Sexual Violence | MediCapt

PHR’s mobile app MediCapt puts cutting edge technology in the service of preventing sexual violence.

The UN estimates that one in three women around the world will suffer sexual violence during their lifetime. In places like the Democratic Republic of the Congo (DRC) and Kenya, the vast majority of these crimes never get to court – usually for lack of evidence.

Often, doctors, nurses, and other clinicians who examine survivors collect incomplete information that cannot be used as evidence to prosecute the cases. They routinely skip key questions about crucial areas they feel ill-equipped to evaluate, such as psychological assessments. Medical clinics often run out of the necessary forms and police do not get the evidence they need from clinics to support investigations. Due to the lack of secure storage, most health and police facilities keep private medical files on desks or floors where they risk damage, tampering, loss, or theft.

PHR developed our award-winning mobile app MediCapt to overcome these challenges. This critical tool converts a standardized medical intake form for forensic documentation to a digital platform and combines it with a secure mobile camera to facilitate forensic photography. Health care providers can use MediCapt to compile medical evidence, photograph survivors’ injuries, and securely transmit the data to police, lawyers, and judges involved in prosecuting sexual violence crimes.

Systematic and Secure Documentation

Among its many essential features, MediCapt includes sophisticated encryption, cloud data storage, high fidelity to chain of custody standards, and tamper-proof metadata. The app’s data mapping feature can help reveal patterns or prevalence of violence, including the widespread or systematic nature of offenses critical to demonstrating crimes against humanity. MediCapt also has the potential to facilitate early warning of and rapid response to mass crimes. Significantly, the app is designed to securely collect data in conflict zones, as well as remote locations where wireless data transmission is limited. The tool can also accommodate the various languages and literacy levels of its users.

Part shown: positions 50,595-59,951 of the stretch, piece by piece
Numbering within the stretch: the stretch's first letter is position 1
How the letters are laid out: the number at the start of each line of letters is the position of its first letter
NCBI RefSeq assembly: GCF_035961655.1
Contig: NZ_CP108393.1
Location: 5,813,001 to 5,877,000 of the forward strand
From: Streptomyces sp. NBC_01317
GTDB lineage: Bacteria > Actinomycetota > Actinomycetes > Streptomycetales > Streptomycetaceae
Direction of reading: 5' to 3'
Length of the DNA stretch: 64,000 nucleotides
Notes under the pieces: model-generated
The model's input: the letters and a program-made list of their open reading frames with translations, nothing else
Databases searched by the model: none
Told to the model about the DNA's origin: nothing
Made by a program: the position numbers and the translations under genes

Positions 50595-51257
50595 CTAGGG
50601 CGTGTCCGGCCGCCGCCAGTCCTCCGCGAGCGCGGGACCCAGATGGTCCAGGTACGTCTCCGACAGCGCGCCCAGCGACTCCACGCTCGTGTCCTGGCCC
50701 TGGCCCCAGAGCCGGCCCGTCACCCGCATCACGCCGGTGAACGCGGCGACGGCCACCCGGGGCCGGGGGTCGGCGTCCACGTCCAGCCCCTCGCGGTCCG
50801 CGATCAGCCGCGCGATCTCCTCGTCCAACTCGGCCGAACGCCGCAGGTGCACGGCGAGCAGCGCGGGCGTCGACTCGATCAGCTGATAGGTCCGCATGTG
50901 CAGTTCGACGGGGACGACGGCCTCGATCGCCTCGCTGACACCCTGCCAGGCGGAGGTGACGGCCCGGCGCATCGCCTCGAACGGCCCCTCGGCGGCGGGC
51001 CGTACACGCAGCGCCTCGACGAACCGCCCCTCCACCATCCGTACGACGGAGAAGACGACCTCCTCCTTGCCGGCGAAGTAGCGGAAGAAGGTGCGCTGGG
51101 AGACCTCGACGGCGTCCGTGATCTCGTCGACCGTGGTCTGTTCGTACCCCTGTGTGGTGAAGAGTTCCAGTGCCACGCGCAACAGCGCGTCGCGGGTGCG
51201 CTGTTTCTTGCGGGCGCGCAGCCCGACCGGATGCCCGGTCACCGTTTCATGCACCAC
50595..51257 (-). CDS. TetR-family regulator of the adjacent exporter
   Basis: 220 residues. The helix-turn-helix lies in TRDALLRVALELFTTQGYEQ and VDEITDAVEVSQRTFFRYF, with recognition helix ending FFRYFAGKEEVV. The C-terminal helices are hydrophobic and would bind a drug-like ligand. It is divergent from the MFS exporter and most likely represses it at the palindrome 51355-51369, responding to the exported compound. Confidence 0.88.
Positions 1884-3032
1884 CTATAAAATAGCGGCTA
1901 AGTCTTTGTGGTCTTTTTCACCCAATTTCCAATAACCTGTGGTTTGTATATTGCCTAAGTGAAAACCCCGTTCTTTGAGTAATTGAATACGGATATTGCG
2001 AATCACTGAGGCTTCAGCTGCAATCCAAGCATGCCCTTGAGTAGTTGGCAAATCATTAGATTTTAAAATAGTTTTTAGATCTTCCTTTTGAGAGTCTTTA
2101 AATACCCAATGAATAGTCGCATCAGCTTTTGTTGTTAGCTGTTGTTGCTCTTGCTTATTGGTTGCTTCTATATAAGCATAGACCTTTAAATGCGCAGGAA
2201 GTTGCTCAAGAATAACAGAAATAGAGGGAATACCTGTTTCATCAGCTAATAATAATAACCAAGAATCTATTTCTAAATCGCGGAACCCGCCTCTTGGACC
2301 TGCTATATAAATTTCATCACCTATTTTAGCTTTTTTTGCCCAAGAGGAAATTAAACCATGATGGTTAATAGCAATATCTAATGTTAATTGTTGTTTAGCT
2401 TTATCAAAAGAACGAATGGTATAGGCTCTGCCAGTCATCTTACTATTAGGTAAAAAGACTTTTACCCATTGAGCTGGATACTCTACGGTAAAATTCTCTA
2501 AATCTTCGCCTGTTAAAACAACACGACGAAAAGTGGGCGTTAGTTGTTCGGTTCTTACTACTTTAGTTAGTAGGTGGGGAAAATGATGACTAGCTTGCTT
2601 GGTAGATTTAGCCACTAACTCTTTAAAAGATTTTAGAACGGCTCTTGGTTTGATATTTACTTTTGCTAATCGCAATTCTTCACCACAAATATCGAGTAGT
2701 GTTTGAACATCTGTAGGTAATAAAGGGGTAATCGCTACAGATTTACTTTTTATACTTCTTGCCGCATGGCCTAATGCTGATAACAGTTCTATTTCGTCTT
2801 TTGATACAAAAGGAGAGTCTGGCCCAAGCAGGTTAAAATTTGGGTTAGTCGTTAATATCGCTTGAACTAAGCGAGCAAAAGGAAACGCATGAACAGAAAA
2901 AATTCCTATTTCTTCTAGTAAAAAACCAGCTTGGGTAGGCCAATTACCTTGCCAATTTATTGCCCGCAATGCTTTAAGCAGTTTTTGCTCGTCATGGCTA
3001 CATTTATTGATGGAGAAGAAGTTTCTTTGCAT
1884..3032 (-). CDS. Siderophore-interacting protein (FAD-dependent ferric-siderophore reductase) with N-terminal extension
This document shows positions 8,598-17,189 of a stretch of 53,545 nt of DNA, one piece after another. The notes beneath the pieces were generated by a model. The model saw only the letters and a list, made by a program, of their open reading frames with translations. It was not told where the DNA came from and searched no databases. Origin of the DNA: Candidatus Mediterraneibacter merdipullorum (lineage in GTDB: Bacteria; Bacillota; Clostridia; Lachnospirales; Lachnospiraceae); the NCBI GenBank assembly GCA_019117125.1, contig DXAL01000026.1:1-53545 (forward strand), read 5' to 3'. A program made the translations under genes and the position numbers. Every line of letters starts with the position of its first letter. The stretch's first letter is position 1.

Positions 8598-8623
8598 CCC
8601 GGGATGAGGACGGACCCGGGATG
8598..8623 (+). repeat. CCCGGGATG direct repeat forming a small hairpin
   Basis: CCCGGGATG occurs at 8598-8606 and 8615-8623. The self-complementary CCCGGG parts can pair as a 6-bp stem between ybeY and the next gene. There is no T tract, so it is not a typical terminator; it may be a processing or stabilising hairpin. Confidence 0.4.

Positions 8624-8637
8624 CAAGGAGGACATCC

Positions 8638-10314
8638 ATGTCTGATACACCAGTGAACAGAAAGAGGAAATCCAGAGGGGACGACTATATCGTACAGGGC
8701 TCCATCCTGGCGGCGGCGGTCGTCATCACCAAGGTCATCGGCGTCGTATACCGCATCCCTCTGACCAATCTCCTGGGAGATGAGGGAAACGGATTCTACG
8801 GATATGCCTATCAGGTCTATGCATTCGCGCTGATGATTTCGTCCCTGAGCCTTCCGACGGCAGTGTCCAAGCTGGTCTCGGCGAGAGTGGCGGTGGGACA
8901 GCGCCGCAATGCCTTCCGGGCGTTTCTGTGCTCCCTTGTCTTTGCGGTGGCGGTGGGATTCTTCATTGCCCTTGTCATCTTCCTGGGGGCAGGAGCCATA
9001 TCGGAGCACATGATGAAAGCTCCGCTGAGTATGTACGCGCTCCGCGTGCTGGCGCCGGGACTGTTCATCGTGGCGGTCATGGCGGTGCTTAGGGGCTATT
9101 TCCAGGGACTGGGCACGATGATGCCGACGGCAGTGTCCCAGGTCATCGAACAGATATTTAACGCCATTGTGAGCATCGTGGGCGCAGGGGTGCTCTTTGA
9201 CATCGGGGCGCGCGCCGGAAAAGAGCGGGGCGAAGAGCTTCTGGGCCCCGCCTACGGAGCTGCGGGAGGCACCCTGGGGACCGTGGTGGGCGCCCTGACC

Forensic Photography

MediCapt’s secure capture feature facilitates the collection of forensic photography, which plays a critical role in documenting the physical injuries associated with sexual violence cases. This feature was added to the app after feedback from our partners in the DRC who identified this need during our collaborative design process.

Collaborative Design and Pilot Testing

MediCapt was developed using a process called collaborative design or “co-design,” in which we field tested the app and incorporated our partners’ feedback early in the development process to ensure that MediCapt truly responds to their needs. We began piloting the app with patients in Kenya in late 2018.

In 2019, PHR co-authored a report with the Pioneers – the clinical end users and the technical support team – who participated in the first MediCapt pilot in Naivasha, Kenya. The report, Using MediCapt to Document Medical Evidence of Sexual Violence in Kenya, highlights the end users’ perspectives and the experiences during the co-design and pilot process.


In 2019, the New England Business Association awarded its New England Innovation Award in the nonprofit category to PHR for the MediCapt app.

In 2019, The American Association for the Advancement of Science (AAAS) Science and Human Rights Coalition recognized PHR as the 2019 Science and Human Rights Innovator for the MediCapt app.

In 2019, MediCapt was selected for the Sexual Violence Research Initiative and World Bank Group Development Marketplace Award for Innovation in the Prevention and Response to Gender Based Violence.

In 2018, PHR won a Massachusetts Institute of Technology Solve award for its groundbreaking work on MediCapt, one of eight winners in the “Frontlines of Health” Solver category.

In 2013, MediCapt won first prize in the USAID-Humanity United Tech Challenge for Atrocity Prevention competition in the Safe Documentation category. The Tech Challenge emerged from President Barack Obama’s Genocide and Atrocities Prevention initiative, under which he pledged to support creative 21st-century solutions to prevent mass atrocities.

Naivasha Hospital’s Clinical Officer Sylvester Mesa and Senior Nursing Officer Emily Kiragu are part of a team of 13 who are pioneering MediCapt in Kenya. Photo: Adriane Ohanessian for Physicians for Human Rights.

Our Work